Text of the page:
Amritsar, Where Everything Really is Golden

I spent this winter break more than 7,000 miles away from frosty New York, experiencing India after a gap of nearly 8 months. I got back to the city 2 days ago, and as I lie in bed, awake and hungry at 7:30 AM (absurdly early for me, thank you 10.5-hour time difference!), I find my mind wandering to the food I ate while in Amritsar, a city in the North Indian state of Punjab.

For those who don’t know, Amritsar is most famous for the Golden Temple, formally known as Harminder Sahib, which means ‘the abode of God’. With more than 100,000 people visiting the temple everyday, it’s the holiest place of worship for those belonging to the Sikh religion. The gurdwara, or place of worship, is resplendent in its gold-plated and jewel-embedded beauty.

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Harminder Sahib, or the Golden Temple

The food in Amritsar is a reflection of its most famous monument; everything is truly golden. The Amritsaris don’t believe in moderation- everything is ladled with desi ghee, making even the most ordinary looking roti a treat for the palette. We only had 36 hours to spend in the city, so prior to our arrival, based on recommendations from friends living there, we carefully curated a list of 5 places to visit in order to satiate our appetites.

As soon as we landed in Amritsar, we headed to Kulcha LandAs the name suggests, it is the place to go if you’re craving kulchas, which are types of bread made of wheat flour, sometimes stuffed with cottage cheese, meats, and vegetables.

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Stuffed kulchas at Kulcha Land

This plate contains kulchas stuffed with aloo-gobi (a mixture of cauliflower and potatoes marinated with spices), a paneer (or cottage cheese) kulcha, and my personal favorite, a masala kulcha (a plain kulcha sprinkled with herbs and spices).

Next on our list was Makhan Fish & Chicken CornerAmritsari fish has been one of my favorite dishes since I first tasted it as a child, and I can’t stress how delectable each bite is. The fish at Makhan is as authentic as it gets. While there is a sit-down restaurant, the roadside stall next to it— from where the dish originally gained popularity— is what I would recommend.

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Marinated fish being transferred to the pot of oil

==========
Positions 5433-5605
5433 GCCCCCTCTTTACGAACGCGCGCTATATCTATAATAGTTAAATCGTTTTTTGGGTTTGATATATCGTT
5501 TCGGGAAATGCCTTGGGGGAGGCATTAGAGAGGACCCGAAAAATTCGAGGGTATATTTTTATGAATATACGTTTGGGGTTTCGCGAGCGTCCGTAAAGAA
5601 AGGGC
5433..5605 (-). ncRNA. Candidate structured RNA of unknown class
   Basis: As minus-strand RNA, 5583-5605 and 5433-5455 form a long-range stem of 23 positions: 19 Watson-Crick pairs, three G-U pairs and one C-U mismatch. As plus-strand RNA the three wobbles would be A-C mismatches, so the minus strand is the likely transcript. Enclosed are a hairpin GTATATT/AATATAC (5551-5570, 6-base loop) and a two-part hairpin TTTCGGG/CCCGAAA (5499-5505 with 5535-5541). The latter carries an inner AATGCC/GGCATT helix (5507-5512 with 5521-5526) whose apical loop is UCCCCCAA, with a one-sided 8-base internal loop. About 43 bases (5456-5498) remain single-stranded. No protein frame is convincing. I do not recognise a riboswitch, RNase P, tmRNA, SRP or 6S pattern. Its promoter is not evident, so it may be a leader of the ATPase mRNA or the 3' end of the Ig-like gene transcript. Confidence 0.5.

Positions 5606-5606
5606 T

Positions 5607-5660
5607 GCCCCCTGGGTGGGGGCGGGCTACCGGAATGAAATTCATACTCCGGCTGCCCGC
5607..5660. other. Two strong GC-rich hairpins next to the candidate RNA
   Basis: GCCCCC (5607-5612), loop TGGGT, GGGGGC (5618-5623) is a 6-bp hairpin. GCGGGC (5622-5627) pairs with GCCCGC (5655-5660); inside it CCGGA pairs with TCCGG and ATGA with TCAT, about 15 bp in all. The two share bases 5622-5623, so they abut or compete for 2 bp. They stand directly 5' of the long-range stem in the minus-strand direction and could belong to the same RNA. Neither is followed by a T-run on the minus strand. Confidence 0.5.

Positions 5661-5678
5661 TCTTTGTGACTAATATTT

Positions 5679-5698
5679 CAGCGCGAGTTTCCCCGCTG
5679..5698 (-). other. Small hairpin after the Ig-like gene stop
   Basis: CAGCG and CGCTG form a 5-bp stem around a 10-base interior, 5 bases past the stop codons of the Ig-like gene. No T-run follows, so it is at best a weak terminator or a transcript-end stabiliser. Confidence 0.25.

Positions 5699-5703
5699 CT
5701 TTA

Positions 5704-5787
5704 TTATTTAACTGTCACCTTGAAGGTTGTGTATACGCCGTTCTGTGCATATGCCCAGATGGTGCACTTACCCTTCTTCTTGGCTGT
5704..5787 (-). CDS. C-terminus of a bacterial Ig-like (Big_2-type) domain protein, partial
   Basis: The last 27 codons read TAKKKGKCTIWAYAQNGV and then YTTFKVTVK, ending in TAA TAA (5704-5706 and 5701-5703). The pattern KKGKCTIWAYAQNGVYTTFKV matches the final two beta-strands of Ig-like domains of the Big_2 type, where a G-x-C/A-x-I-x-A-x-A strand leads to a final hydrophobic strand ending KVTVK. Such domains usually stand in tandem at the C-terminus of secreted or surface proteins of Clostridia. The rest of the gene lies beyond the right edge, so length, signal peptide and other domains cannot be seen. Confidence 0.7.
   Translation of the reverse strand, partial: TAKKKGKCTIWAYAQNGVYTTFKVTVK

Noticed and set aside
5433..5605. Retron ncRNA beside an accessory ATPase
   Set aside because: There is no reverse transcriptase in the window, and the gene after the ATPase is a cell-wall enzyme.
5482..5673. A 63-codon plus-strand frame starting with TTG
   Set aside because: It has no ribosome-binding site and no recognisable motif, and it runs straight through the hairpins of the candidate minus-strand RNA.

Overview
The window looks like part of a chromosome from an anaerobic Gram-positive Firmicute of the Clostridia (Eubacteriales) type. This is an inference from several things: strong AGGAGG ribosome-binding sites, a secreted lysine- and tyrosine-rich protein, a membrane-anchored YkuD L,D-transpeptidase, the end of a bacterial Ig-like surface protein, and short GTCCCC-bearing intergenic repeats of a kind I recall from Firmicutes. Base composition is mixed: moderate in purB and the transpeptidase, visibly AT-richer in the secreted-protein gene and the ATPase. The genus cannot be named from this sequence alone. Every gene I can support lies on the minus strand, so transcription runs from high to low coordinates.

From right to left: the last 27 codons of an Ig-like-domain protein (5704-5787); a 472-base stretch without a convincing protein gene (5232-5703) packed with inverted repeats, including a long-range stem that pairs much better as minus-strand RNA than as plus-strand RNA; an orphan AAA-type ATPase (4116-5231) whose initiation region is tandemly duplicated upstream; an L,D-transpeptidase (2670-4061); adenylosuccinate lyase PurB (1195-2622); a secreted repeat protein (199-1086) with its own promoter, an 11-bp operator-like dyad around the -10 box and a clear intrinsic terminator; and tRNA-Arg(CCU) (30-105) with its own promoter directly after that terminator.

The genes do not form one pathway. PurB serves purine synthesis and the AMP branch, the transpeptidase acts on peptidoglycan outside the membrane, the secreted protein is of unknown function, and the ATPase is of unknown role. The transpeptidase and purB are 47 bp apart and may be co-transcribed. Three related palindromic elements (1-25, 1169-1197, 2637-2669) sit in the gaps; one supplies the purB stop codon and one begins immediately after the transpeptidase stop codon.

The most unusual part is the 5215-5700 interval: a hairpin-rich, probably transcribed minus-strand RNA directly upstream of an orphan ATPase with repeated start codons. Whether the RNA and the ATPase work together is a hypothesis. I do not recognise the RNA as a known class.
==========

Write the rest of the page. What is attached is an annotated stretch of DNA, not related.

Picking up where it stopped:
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Amritsari fish at Makhan Fish & Chicken Corner

The adept chefs marinate river-fish in an aromatic blend of mustard, herbs, and spices. Then they fry finger-shaped pieces of it in a large pot of oil, until it’s a perfect golden color. Season it with chaat- masala and some lemon, dip it in some green chili chutney, and the best Amritsari fish you will ever eat awaits!

The next day, my first stop was Gian Chand Milk Bhandar early in the morning for their famous Gian di Lassi. For the uninitiated, lassi is a heavy milk preparation; essentially, it’s breakfast in a drink. One sip into my chilled glass of sweet lassi and I could tell why it was famous across the city: a succulent blend of chilled yogurt, water, sugar, and butter, it kept me going till lunchtime.

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A glass of chilled, sweet lassi at Gian Chand Milk Bhandar

For lunch, we went to the even more famous Kesar da Dhaba. A pure vegetarian establishment that can trace its origins back a hundred years, we were told we simply couldn’t leave Amritsar without a meal at Kesar. We ordered the thali, a large platter which included two stuffed paranthas (another type of Indian bread), dal makhani (lentils), chana masala (a preparation of chickpeas with hints of garlic, tomatoes, ginger, and other spices), and a serving of curd.

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An aloo-parantha thali at Kesar da Dhaba

Every bite of the potato-stuffed parantha, dipped in the aromatic dal and chana, tickled my taste buds the way only food cooked in ghee can.

After polishing off our thalis, we managed to scrape up some appetite for dessert- a glorious serving of phirni, a type of rice pudding flavored with saffron, cardamom, and nuts, traditionally served in dishes made of clay. Despite allocating a fraction of our appetites for dessert, we ended up ordering two rounds of it; I can safely say that the phirni at Kesar was possibly the best I’ve ever eaten.

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Phirnis at Kesar da Dhaba

With Kesar ended our food tourism of Amritsar, but not before we revisited Makhan to take some half-cooked fish back to Delhi, where we cooked it in a curry a night after returning.

It took two days of detoxing to recover from the Amritsar food coma we were all in, but it was totally worth it. The trip was not only fulfilling on a spiritual level, but also gastronomically delightful.

P.S.- Shout out to Kanhaiya Sweets, where two members of my party had breakfast. They said it was the best Indian breakfast they’d ever eaten!

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